Last month was the 70th anniversary of The Wizard of Oz. I hadn’t seen that movie since I was a child, so I went to our local Traverse City State Theater where I was greeted by Dorothy, The Cowardly Lion, The Tin Man, and The Scare Crow. These were not the real characters of course, but volunteers that had dressed up and welcomed everyone into the theater. Documentary filmmaker Michael Moore was there too, so I said hello. We chatted a bit about the improvements that could be made in our town. Then I got my popcorn, sat down with my wife, and watched a movie that I hadn’t seen in years.
I always loved the three characters from The Wizard of Oz and this week three other characters have popped up in the social arena to make some social media news. Google (The Tin Man in search for a heart), Facebook (The Scarecrow in search for a brain), and bit.ly (The Cowardly Lion in search of courage).
First Facebook came out with its own URL shortener called fb.me. Still in search for a brain, fb.me (currently) only works with sharing links from Facebook pages, mobile interfaces and Facebook usernames. While no one seems to be sure when this was implemented, this new shortener began to show up in mobile links over that past few days.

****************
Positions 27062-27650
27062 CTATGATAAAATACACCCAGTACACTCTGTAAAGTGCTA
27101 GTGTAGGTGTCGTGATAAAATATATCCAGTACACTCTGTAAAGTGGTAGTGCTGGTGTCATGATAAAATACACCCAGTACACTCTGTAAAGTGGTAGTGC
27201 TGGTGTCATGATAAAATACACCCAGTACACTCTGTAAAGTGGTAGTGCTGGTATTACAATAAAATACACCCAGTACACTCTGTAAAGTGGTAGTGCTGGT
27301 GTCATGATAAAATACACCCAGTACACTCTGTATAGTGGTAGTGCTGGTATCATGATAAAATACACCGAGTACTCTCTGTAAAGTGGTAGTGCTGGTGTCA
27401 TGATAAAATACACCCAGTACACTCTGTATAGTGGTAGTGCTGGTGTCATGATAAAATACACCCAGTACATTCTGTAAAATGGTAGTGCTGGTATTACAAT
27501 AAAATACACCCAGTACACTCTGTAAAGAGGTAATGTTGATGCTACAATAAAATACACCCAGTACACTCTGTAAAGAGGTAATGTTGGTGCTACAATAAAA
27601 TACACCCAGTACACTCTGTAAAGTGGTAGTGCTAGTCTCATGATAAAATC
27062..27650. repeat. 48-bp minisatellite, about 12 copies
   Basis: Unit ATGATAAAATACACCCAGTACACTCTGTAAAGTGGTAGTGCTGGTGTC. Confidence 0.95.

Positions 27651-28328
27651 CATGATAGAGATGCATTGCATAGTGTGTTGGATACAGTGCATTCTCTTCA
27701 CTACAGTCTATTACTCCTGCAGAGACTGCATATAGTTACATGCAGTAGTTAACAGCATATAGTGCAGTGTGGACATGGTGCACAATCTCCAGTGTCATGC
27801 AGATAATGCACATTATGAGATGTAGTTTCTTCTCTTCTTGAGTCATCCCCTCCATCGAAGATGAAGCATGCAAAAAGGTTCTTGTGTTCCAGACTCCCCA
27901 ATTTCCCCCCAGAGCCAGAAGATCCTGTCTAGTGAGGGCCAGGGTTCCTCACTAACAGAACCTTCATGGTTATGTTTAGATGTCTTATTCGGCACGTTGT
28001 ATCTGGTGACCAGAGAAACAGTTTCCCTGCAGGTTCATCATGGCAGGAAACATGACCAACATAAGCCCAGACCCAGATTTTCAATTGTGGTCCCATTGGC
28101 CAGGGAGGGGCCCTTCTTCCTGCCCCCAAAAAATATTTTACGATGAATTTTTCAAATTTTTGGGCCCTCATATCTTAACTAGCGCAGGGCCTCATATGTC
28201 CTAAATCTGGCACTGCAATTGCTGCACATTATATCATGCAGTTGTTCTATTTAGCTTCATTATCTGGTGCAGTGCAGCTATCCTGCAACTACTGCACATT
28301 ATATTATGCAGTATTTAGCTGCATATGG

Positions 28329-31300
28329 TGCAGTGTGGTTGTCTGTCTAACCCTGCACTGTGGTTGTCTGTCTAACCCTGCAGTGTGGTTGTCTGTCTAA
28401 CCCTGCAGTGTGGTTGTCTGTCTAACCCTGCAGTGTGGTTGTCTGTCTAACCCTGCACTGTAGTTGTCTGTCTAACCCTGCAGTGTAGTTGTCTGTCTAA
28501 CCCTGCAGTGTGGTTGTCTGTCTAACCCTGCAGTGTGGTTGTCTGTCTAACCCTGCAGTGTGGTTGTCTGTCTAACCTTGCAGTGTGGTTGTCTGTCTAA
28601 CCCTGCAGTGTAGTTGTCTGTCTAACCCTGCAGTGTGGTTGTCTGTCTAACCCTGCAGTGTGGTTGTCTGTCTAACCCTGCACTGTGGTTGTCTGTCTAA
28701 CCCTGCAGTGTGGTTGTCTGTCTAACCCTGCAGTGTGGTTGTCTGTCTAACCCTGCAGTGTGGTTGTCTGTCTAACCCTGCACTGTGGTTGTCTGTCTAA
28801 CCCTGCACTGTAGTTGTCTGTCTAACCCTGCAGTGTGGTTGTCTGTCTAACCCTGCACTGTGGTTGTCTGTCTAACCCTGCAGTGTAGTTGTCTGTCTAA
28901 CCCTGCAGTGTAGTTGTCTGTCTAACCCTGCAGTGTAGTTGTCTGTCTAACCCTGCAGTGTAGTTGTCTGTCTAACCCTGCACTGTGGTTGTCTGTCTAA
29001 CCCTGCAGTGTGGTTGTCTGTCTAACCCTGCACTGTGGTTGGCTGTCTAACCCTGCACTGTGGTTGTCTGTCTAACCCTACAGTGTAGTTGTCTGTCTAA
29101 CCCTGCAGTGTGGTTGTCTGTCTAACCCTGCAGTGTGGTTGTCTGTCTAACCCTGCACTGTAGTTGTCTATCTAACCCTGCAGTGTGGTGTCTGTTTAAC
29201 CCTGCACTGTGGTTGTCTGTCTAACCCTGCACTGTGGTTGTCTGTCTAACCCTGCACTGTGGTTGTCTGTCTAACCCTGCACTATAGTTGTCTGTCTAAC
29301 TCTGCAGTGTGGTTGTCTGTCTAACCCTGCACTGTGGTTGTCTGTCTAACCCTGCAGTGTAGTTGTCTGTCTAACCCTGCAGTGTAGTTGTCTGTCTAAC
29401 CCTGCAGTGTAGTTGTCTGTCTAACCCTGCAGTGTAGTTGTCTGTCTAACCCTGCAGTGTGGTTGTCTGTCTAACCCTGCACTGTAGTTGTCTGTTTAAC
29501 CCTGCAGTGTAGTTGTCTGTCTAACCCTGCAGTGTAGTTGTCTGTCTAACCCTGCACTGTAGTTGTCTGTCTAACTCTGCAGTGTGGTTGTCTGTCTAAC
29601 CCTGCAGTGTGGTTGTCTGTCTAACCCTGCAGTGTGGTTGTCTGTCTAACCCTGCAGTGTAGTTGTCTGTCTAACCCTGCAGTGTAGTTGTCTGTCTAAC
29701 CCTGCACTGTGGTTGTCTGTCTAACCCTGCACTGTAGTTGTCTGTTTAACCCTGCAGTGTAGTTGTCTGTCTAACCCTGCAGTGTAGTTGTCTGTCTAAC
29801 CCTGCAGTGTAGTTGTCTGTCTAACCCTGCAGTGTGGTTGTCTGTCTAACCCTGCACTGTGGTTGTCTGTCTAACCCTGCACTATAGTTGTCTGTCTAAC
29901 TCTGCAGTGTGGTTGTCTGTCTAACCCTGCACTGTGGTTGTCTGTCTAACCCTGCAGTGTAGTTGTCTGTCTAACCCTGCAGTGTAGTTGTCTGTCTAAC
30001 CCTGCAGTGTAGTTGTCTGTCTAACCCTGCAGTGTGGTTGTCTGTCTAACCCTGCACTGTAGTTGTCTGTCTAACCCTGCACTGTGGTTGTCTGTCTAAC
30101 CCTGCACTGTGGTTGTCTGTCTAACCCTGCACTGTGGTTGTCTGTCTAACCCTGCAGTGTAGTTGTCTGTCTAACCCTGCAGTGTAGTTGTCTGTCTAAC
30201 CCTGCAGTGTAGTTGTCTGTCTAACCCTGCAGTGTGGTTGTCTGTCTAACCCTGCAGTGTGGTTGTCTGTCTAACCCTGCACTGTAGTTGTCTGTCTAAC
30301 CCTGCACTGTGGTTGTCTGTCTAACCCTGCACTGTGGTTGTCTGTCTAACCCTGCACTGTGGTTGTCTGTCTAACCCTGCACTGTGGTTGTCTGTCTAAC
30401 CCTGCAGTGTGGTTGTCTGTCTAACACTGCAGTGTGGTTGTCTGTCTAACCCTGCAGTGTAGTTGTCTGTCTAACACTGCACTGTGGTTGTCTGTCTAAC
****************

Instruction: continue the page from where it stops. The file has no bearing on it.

Google, not to be outdone (remember still in search for a heart) then came out with Goo.gl. One more step towards global domination.
And at that point, bit.ly, the current leader in URL shorteners, said enough is enough! bit.ly introduced a new feature of its own called (dramatic pause) bit.ly Pro! It appears that The Cowardly Lion has found his courage! And bit.ly Pro seems pretty cool too. Here’s what’s new:
** First, the Pro service provides custom shortened URLs powered by bit.ly. Though the example on bit.ly’s blog is New York Times’ nyti.ms, I have yet to see this in use.
** Second, bit.ly’s Pro account has also introduced a unique real-time dashboard that will provide publishers with even more information about their bit.ly traffic.
** And finally a real -time view of what is trending on this particular domain — updated every 15 seconds. Now that could return some interesting data.
While this service is currently in beta, bit.ly has rolled out these features to a select few. Including AOL, Bing, foursquare, The Huffington Post, MSN, MTV Networks, The New York Times, The Onion, TechCrunch, and The Wall Street Journal Digital Network.
Interested in becoming a beta tester? Here’s what bit.ly has to say: “If you’re a publisher or a blogger interested in these services, we’d love to hear from you — please fill out this form, or contact firstname.lastname@example.org and provide us with your bit.ly user name.”
So as for the journey of shortened URLs, I hope that the three characters in this race will all get what they so desire: a heart, some courage, and maybe even a brain. Either way the competition will undoubtedly help those that use the services. But if you ever get overwhelmed by the immense amount of work it takes to manage your social media and keep up with all changes, you can always give us a call. Or if you’re feeling really imaginative you might tap your red slippers together three times and repeat after me… there’s no place like home.